Alleging that Palo Alto Unified School District’s upcoming Board of Education election is discriminatory toward minority voters, a Southern California law firm has indicated PAUSD could be the next district it targets for legal action.
According to Board President Ken Dauber, the Board would like to be able to gather public opinion before addressing the August letter from Alexander Tomescu of the firm Wewer & Lacy.
In his letter, Tomescu claims the at-large election system PAUSD uses to elect candidates for the Board of Education results in “minority vote dilution” based on the geographic racial polarization of Palo Alto’s voters, and therefore violates the CRVA.
Tomescu’s letter urges PAUSD to “voluntarily change its at-large system of electing board members” and warns that if PAUSD does not comply, the Laguna Niguel law firm “will be forced to seek judicial relief.”
In the letter, Tomescu also alleges that the at-large voting system currently in practice “allows a bare majority of voters to control every seat,” and instead suggests a system in which political units are divided into single-member districts in order to “facilitate a minority group’s ability to elect its preferred representatives.”
The PAUSD Board discussed the letter in closed session on Sept. 4, and discussed it publicly on Tuesday.
Tuesday’s meeting was a chance to hear the public’s opinions, which will influence how the board plans to respond, Dauber said.
At the meeting, William B. Tunick, board attorney of Dannis Woliver Kelley, LLP, explained the legal background of lawsuits similar to this potential one. In its history, there have been multiple cases and settlements, with close to 200 school districts and over 20 community colleges districts agreeing to transition from at-large election systems.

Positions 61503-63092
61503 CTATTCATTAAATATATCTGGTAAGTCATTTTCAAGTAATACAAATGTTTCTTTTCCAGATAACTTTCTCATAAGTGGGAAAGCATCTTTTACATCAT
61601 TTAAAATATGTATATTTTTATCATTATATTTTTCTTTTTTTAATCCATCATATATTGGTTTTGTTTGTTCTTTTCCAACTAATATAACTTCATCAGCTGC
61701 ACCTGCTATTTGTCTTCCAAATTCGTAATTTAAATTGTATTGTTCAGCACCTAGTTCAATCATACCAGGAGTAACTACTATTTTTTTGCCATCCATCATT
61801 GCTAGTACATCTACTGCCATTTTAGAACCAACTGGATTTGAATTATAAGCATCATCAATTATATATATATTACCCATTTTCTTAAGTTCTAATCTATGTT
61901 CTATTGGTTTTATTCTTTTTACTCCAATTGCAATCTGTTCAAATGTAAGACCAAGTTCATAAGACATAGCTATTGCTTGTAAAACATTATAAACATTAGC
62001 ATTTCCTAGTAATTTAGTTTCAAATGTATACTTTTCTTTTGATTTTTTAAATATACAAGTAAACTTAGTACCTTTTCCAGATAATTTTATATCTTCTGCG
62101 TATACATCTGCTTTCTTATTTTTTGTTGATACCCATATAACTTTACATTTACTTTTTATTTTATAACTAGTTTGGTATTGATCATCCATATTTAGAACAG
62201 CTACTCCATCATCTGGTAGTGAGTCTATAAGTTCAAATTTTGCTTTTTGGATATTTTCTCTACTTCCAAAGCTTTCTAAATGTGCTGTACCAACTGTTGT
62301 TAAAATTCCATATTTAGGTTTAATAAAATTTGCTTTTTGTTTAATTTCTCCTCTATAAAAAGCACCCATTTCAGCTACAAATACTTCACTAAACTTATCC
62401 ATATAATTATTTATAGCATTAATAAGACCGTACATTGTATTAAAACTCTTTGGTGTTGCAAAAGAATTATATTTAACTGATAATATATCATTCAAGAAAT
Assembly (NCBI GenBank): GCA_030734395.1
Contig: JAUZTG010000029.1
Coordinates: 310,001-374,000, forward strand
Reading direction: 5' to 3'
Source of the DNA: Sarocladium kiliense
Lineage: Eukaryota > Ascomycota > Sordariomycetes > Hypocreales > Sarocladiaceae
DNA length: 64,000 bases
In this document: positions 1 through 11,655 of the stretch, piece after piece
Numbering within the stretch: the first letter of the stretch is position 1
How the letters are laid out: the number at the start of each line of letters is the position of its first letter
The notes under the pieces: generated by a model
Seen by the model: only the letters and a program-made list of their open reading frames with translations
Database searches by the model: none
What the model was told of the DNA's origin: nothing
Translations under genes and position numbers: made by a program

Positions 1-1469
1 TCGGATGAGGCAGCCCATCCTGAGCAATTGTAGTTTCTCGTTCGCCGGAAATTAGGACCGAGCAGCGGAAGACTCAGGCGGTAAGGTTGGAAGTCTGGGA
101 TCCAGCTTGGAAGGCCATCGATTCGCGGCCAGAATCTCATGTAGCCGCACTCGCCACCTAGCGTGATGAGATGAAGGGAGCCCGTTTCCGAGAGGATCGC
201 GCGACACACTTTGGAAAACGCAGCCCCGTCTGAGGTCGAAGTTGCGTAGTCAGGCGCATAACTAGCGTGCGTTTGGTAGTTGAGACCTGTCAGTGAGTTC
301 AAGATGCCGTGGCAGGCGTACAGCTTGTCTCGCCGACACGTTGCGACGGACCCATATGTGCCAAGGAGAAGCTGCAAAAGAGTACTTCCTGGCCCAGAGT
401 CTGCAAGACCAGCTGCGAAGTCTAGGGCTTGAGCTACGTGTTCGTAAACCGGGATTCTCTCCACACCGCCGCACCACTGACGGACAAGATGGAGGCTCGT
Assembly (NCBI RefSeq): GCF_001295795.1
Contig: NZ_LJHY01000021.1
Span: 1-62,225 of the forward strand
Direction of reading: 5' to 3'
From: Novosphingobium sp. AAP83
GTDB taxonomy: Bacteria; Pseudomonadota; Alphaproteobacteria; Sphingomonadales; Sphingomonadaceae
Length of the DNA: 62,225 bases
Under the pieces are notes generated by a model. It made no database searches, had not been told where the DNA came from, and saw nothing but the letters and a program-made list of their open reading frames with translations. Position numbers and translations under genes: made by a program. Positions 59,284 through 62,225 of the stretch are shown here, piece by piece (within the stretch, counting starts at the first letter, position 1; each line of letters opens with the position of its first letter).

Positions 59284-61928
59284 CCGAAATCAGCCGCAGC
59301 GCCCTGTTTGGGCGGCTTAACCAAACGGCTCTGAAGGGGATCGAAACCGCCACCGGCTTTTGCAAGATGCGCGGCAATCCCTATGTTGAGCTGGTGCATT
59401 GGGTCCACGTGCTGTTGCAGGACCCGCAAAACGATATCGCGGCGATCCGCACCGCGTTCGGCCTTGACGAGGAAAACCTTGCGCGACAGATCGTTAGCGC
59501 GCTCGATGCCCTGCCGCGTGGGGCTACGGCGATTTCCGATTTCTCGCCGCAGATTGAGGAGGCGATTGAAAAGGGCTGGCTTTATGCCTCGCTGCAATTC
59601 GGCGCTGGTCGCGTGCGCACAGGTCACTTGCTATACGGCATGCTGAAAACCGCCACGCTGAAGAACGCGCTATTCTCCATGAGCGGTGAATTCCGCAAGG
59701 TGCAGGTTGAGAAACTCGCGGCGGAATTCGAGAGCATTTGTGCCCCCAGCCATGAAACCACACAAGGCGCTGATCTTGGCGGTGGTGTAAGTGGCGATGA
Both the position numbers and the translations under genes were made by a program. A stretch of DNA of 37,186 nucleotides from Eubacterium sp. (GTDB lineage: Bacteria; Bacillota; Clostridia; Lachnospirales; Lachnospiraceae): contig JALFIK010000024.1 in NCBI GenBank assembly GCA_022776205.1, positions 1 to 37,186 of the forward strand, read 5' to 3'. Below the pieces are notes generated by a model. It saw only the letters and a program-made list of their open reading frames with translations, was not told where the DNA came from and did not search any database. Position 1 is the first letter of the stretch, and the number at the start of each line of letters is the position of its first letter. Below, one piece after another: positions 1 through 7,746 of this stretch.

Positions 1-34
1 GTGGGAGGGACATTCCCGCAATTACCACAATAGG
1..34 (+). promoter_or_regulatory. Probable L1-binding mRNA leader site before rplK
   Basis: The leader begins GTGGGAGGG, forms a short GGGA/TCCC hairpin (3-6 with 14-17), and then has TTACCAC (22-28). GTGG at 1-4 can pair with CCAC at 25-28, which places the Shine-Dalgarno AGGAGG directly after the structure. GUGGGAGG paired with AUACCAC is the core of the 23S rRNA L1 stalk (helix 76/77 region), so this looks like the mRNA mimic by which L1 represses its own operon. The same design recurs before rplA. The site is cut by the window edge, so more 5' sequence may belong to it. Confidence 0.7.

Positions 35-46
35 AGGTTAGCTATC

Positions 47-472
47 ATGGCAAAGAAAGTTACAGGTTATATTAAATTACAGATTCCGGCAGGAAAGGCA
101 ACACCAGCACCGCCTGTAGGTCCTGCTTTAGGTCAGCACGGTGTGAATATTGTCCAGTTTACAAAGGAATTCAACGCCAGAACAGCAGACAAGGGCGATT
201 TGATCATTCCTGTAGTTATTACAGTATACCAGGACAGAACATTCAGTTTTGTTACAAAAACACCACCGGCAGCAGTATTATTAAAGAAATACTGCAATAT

According to Tunick’s presentation, there has been no successful defense against California Voting Rights Act challenges since the institution of the Act in 200 1because of the high litigation cost from cases like this for school districts.
The board is now faced with two choices. It could decide to change the election system. If the board chooses to do this, Tomescu would receive reimbursement of up to $30,000 from the district in litigation fees.
If the board decides to refute the recent allegations, however, they must prepare to defend themselves against a more costly lawsuit, one which no defendant has won.
Despite the law firm’s original response deadline of Sep. 24 having passed, Tomescu has agreed to extend the deadline for a district response by 45 days.
In an at-large voting system, each voter, regardless of political orientation, can place one vote for every seat open in the election. For example, if six candidates were running for four seats, each voter could vote for four candidates. The top four candidates with the most votes would win the election and fill the open seats.
On the other hand, Wewer & Lacey’s preferred system involves dividing Palo Alto into defined, compact political areas, each of which would elect one candidate to the School Board.
As an example of how the current system discriminates, Tomescu used the school board elections of 2014 and 2016.